In addition to heavy mountain lion persecution in the name of livestock protection, expanding markets for fur further reduced mountain lion numbers. In the 1600s, the fur trade in the Americas became globalized and hides obtained from Native Americans were shipped to Europe where they were in high demand. Europeans imported goods useful to Indians and were able to trade for the furs in exchange. Starting in 1602, the Company of New France was given a royal charter and exclusive trading rights from Florida to the Arctic.
By the 1850s, these trapping efforts made mountain lions increasingly rare in the eastern two thirds of the continent. Mountain lions were functionally extinct in the Midwest by 1860, the mid-Atlantic states by 1882, in the south coastal states by 1886, in central Appalachia by 1900, and in New England by 1906. Unfortunately, mountain lions in Tennessee were subject to the same forces and did not fare any better and were locally extinct by 1900.
Though cougars have been functionally extinct for over a century, the USFWS continues to receive reports of sightings. They have not been able to confirm any of these cats were the eastern cougar subspecies, rather they believe these individuals have been released pets or lions dispersing from the western population.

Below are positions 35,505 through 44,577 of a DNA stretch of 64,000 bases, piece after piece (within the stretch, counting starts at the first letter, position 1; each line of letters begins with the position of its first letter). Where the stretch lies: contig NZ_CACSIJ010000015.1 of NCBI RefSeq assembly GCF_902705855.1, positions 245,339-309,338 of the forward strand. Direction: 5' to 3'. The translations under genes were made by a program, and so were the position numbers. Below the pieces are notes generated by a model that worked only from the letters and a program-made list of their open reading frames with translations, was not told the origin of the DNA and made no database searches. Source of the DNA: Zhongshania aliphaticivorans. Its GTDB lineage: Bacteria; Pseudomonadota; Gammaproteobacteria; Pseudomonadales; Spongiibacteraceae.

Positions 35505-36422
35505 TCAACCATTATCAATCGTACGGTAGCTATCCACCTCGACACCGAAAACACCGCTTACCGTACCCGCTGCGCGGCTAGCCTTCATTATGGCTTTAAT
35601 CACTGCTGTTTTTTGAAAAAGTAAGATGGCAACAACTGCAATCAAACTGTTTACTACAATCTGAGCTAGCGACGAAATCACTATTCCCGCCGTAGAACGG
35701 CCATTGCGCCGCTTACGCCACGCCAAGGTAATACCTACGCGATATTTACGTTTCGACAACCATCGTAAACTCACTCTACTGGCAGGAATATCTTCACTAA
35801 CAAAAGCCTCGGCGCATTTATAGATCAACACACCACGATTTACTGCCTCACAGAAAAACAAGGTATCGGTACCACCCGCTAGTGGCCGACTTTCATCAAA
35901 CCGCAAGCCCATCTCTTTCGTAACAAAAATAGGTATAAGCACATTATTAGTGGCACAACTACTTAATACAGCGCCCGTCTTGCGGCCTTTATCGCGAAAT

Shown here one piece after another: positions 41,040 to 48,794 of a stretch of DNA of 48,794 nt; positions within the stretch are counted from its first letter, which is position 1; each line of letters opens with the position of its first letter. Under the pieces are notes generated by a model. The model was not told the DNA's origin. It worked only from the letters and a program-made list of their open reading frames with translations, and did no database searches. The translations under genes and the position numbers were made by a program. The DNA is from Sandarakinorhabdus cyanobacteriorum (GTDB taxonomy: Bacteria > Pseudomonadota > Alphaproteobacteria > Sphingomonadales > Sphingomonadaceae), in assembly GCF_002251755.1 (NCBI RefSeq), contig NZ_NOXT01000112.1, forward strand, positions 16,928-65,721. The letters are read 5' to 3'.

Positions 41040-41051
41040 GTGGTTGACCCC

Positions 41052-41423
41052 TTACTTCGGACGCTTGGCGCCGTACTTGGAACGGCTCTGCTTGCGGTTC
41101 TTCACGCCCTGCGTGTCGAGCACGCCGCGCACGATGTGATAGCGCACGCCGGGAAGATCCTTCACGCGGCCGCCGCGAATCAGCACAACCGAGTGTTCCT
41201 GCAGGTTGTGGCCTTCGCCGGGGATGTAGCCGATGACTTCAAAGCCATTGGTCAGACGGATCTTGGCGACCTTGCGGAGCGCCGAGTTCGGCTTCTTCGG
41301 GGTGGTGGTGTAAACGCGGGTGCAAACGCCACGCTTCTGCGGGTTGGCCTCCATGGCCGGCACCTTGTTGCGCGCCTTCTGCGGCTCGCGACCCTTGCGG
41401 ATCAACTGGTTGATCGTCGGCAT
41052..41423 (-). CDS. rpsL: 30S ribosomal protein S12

With the appropriate protections to the species and their habitat, perhaps we could recover our lost mountain lions, and they could once again wander the land in which they formerly lived.
Gainer (1973) believes they had been extirpated from the state by 1900. However, according to Linzey (2008, p. 167), Tom Sparks claimed he was attacked by a lion in 1920 while herding sheep on Spence Field, on the Blount County (TN)-Swain County (NC) county line (at the western end of what is now the Great Smoky Mountains National Park). Presumably the lion was killed near the present site of Fontana Village several months later. Kellogg (1939) states that a lion was killed in Holston Mountains, Johnson County (in Cherokee National Forest in the NW part of the state) in 1929.
In the fall of 1941, Glen Branam, Park Dispatcher for The Great Smoky Mountains National Park, told Culbertson (1977, p. 52), that he and a neighbor treed two 20-lb kittens near Hillis Creek in the Greenbrier area and killed them. Culbertson said Branam gave a good description of the kittens. Downing (1984) said, "Brother doubtful."